Uematsu had initially planned to use vocal performances for the game to take advantage of the console’s capabilities, but found that the advanced audio quality required in turn made the game have much longer loading times in each area. Uematsu decided that the quality was not worth the effects on gameplay, though after the release and seeing Suikoden II (1998, PlayStation), which had used higher-quality music instead, he reversed his stance for Final Fantasy VIII. There was a plan to use a “famous vocalist” for the ending theme to the game as a “theme song” for the game, but time constraints and thematic concerns, caused the idea to be dropped. Uematsu has stated, however, that the move into the “PlayStation era”, which allowed video game composers to use sounds recorded in the studio rather than from synthesizers, had “definitely been the biggest change” to video game music.
Uematsu’s approach to composing the game’s music was to treat it like a film soundtrack and compose songs that reflected the mood of the scenes rather than trying to make strong melodies to “define the game”, as he felt that approach would come across too strong when placed alongside the game’s new 3D visuals. As an example, he composed the track intended for the scene in the game where Aerith Gainsborough is killed to be “sad but beautiful”, rather than more overtly emotional, creating what he feels is a more understated feeling. Uematsu has additionally said that the soundtrack has a feel of “realism”, which also prevented him from using “exorbitant, crazy music”.
The first piece that Uematsu composed for the game was the opening theme; game director Yoshinori Kitase showed him the opening cinematic to the game and asked him to begin the project there. The track was well received in the company, which gave Uematsu “a sense that it was going to be a really good project”. He later stated in the liner notes for the soundtrack album that the music for Final Fantasy VII was his “greatest harvest” to date.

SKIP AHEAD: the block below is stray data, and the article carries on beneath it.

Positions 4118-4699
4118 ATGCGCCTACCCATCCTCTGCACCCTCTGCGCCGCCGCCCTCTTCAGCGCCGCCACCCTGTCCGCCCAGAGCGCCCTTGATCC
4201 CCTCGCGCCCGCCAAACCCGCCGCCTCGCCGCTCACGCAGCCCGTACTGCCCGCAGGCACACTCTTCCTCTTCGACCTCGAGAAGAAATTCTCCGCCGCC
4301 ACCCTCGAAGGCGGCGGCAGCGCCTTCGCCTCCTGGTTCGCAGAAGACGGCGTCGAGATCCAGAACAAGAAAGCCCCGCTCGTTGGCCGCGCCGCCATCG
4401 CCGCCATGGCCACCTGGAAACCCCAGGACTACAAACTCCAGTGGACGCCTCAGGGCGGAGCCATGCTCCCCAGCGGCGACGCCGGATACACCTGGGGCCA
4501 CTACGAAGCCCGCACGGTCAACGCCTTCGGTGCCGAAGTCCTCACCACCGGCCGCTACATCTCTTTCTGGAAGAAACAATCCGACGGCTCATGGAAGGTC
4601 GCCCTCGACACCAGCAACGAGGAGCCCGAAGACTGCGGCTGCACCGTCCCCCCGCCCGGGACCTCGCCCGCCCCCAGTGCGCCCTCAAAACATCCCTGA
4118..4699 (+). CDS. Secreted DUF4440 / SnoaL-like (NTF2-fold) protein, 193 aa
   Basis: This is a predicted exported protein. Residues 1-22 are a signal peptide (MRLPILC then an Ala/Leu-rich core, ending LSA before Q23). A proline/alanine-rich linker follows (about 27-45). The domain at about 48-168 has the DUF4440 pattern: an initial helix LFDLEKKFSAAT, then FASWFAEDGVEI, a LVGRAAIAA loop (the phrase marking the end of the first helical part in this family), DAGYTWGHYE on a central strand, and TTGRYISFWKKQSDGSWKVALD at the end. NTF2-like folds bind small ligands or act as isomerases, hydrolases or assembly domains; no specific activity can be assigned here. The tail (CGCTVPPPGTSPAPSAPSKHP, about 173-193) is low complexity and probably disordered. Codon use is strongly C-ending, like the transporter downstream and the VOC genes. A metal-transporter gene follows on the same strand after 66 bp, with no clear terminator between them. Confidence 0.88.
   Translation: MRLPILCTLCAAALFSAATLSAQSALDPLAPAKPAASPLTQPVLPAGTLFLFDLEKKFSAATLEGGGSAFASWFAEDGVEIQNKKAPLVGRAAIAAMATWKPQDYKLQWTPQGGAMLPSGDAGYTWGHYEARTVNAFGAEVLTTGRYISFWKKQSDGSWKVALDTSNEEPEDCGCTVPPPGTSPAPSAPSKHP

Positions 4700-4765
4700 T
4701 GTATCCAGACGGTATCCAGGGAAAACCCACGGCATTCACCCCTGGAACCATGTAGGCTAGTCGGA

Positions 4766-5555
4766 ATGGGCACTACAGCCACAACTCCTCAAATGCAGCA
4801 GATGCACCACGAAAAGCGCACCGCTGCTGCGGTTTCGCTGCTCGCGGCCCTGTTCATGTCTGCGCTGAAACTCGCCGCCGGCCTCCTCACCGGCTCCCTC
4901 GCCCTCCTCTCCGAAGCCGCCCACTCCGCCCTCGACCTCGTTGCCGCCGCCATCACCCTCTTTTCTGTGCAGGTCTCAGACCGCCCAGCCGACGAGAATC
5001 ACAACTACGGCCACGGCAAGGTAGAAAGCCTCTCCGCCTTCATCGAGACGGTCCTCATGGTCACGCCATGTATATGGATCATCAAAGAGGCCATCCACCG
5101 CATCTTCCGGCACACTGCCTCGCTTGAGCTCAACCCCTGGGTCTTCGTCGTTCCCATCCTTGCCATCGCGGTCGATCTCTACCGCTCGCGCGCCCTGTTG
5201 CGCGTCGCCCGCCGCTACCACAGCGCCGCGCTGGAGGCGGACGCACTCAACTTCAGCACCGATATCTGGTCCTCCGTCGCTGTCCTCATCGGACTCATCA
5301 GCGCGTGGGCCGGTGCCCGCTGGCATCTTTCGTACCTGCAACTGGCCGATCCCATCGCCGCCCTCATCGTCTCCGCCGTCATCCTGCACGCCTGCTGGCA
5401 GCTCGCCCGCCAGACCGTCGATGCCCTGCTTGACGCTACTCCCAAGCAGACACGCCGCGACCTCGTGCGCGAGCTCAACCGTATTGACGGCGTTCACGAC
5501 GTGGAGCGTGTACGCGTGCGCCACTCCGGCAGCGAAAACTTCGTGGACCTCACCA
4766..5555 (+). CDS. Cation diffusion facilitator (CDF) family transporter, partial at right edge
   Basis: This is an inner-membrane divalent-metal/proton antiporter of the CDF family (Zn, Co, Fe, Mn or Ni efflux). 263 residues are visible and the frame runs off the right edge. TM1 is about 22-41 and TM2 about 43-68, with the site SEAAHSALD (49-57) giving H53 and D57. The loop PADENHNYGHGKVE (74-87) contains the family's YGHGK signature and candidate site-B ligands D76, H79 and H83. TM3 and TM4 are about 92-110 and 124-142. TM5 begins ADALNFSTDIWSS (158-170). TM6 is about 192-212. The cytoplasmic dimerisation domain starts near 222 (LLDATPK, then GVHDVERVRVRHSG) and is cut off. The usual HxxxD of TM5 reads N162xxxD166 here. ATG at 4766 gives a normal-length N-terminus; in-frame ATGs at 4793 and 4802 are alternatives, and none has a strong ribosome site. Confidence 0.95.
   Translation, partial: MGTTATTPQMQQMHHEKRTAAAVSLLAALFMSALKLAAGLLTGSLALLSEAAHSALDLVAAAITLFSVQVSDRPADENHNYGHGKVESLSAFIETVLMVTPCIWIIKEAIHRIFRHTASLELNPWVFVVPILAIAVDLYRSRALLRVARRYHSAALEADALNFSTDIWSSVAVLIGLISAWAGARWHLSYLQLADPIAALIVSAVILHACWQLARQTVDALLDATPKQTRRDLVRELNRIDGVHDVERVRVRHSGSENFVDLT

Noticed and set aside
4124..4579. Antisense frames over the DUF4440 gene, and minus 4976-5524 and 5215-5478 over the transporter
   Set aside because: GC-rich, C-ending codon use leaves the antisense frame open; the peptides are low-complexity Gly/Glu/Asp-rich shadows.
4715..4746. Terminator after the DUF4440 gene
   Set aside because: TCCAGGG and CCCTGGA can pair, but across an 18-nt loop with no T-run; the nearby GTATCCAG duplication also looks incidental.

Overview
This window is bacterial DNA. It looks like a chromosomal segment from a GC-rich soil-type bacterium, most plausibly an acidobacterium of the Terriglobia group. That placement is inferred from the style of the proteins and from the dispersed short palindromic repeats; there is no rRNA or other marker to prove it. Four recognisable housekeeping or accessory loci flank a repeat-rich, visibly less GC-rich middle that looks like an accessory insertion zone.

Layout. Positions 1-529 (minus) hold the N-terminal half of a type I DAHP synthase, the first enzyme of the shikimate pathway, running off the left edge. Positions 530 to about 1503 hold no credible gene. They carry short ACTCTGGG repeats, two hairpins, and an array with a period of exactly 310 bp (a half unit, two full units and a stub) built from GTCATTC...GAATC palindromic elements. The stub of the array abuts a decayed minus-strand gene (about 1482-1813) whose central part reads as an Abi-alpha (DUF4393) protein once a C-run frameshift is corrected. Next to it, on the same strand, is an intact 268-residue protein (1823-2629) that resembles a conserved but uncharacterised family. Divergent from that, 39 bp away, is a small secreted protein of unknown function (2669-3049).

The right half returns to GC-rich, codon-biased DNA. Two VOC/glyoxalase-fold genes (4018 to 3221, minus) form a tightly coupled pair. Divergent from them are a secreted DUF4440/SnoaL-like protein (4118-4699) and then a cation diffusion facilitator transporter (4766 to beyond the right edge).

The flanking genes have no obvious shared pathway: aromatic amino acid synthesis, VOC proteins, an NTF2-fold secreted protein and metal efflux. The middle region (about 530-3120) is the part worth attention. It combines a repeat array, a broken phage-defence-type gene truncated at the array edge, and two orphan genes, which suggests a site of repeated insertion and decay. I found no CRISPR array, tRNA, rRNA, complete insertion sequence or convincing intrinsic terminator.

Final Fantasy VII was the first game in the series to include a track with digitized vocals, “One-Winged Angel”. The track has been called Uematsu’s “most recognizable contribution” to the music of the Final Fantasy series, though the composer did not expect it to gain such popularity. The piece, described as “a fanfare to impending doom”, is said to not “follow any normal genre rules” and has been termed “possibly the most innovative idea in the series’ musical history”.
Uematsu approached the piece, which accompanies the final battle of the game, in a different manner than previous “boss tracks”: as he felt that using his normal approach would cause unfavorable comparisons to his well-received Final Fantasy VI boss tracks, he instead tried to take a different approach. Inspired by The Rite of Spring by Igor Stravinsky to make a more “classical” track, and by rock and roll music from the late 1960s and early 1970s to make an orchestral track with a “destructive impact”, he spent two weeks composing short unconnected musical phrases, and then arranged them together into a song, an approach he has never used before or since.
The lyrics of “One-Winged Angel”, a Latin choral track that plays at the climax of the game, were taken from the medieval poetry that forms the basis of Carl Orff‘s Carmina Burana, specifically “Estuans Interius”, “O Fortuna“, “Veni, Veni, Venias” and “Ave Formosissima”. Uematsu has stated that the intro of “One-Winged Angel” is based on Jimi Hendrix‘s “Purple Haze“, that the piece revolves around the image of Sephiroth, and that despite the chorus and orchestra, he still thinks of it as a “rock piece”. He said in a 2005 interview that “One-Winged Angel” is his favorite tune from the soundtrack, and in 2004 that it was his favorite battle theme from any Final Fantasy game.